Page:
Eateries food spiced with adulterated condiments: CMC health officialsView(s):
By Mirudhula Thambiah
Adulterated and germ-infested spices are causing food contamination in eateries, Municipal health officials said last week. Food inspectors have warned several leading hotels and eateries to change their spice suppliers as their products were not produced hygienically. and their packaging not sealed properly.
When unprocessed spices are brought for processing and packing, they are not transported appropriately, said Colombo Municipal Council (CMC) Chief Medical Officer Dr. Pradeep Kariyawasam. Workers dump the spices on the ground, where they sometimes trample them and sit on them. The spices are poorly stored, before they are ground and packed for sale.
“Hygiene must be observed throughout production and packaging,” he stressed. “Microbes that infect the spices cannot be seen by the naked eye, but are harmful. It is the duty of the manufacturers to protect the health of the consumers.”
Health officials said manufacturers should insist on their employees wearing gloves and masks while packing powdered spices. Meanwhile, CMC food inspectors found adulterated curry, turmeric and chillie powders at the Manning Market in Pettah, where a large number of consumers buy their food. The detections were made during raids at the end of January.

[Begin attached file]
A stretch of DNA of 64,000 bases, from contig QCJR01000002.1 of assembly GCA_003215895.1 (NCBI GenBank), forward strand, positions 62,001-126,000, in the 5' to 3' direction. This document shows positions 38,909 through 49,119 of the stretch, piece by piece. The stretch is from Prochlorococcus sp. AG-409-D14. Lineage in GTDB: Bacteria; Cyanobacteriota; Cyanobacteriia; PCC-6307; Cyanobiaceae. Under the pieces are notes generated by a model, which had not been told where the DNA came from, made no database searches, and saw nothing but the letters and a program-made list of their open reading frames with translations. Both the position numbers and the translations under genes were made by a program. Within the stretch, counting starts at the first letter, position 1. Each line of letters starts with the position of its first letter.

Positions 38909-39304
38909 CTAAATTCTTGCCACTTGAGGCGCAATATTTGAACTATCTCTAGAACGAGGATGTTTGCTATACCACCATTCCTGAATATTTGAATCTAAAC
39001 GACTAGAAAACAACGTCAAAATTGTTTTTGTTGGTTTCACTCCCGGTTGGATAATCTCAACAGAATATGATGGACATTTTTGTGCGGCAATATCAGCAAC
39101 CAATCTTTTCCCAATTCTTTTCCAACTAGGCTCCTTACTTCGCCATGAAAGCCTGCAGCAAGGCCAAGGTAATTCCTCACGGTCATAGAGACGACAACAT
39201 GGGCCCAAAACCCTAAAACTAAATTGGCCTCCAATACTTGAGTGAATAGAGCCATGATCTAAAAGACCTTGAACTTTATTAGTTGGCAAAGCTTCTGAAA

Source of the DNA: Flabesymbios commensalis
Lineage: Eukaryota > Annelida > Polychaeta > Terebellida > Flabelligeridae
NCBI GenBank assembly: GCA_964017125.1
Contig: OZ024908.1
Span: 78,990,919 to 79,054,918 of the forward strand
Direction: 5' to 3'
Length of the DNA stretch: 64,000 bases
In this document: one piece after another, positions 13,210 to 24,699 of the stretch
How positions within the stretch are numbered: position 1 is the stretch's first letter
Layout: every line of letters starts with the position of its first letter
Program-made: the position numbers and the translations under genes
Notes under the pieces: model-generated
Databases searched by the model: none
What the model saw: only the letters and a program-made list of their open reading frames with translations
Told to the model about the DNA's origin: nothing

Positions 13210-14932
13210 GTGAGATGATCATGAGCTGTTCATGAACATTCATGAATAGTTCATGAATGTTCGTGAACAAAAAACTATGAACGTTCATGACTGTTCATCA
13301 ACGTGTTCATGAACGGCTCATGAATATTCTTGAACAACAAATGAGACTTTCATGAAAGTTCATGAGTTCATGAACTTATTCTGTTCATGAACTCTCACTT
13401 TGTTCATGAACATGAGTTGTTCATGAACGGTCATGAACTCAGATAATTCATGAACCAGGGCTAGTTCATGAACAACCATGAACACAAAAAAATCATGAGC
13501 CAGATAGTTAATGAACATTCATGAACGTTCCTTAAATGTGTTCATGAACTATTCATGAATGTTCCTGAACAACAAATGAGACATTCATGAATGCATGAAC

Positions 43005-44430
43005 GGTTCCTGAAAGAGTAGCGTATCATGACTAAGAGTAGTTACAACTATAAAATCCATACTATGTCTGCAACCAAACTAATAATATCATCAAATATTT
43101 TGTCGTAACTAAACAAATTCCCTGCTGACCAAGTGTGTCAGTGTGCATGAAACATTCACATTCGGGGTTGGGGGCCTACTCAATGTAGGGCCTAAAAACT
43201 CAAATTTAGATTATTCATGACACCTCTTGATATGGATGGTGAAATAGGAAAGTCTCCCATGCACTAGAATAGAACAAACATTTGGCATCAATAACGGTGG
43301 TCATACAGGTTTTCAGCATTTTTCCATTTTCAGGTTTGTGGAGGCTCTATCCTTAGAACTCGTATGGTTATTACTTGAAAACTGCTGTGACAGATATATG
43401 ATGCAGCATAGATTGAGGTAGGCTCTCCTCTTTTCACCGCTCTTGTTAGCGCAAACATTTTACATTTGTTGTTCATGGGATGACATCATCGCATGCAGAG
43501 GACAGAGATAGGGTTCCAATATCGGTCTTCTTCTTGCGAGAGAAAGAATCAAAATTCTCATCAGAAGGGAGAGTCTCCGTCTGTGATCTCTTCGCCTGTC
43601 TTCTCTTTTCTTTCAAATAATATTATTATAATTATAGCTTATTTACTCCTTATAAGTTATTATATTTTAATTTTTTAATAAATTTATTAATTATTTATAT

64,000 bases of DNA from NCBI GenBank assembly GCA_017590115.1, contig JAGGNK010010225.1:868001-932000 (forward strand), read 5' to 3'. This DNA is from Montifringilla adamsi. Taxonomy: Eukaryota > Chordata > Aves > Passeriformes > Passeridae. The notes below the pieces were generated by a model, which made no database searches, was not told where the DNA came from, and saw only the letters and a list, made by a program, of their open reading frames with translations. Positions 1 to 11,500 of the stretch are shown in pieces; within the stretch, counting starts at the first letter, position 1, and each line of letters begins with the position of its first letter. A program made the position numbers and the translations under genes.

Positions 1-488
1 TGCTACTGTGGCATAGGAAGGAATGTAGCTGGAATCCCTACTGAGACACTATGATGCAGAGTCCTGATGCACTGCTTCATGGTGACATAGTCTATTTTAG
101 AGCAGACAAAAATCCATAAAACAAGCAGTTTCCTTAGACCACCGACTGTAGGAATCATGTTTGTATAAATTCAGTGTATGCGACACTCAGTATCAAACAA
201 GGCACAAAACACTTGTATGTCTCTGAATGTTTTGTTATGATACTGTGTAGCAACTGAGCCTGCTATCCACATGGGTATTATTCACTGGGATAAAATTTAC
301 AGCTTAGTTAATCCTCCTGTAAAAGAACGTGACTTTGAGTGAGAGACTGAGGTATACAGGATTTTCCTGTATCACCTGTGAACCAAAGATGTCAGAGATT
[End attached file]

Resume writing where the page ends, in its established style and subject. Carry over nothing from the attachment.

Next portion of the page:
“Spices were stored in unclean conditions, prompting officers to collect samples for medical tests, said CMC food inspector Lal Kumara. Some stocks of chillie and turmeric were not their natural colour.
“As we had suspected, reports by our city analyst proved that these spices were contaminated, while most of them were adulterated,” Mr. Kumara said. “Legal proceedings have been instituted against the sellers.”
Adulteration occurs mostly in chillie, turmeric and pepper. Red salt or brick powder is mixed with chillie. Synthetic colour such as metanil yellow is added to turmeric. With pepper, its oil is extracted and only the corn is ground. Some 400 kg of adulterated pepper was recently detected in Dam Street, Colombo, by food inspectors.
There have also been instances of producers adding starch to all spice powders, to increase their weight. These practices are a violation of the Food Act. Mr. Kumara said adulteration mostly occurred in the Colombo suburbs where grinding mills are situated.
Colombo City Analyst B. Rajanayake advised consumers to be vigilant when buying spices from wayside shops. He suggested that they use the products of suitable manufacturing companies. “I also advise consumers to taste the spices where they can, before buying them,” he said. As producers are only profit oriented, they mislead consumers. Sometimes, salt powder is added to spices to increase the weight, as salt is cheaper than spices.”
He said, he recently came across incidents of excessive moisture in spices and other foods. He also warned that metanil yellow in turmeric powder was carcinogenic.
“The number of adulteration cases declined following the deployment of 1,500 authorised food inspectors around the country, said Food Control Unit Assistant Director S. Thilakaratne. Nevertheless, surveillance was an ongoing process. In 2012, 174 cases of poor quality or adulterated spices were detected by the CMC.
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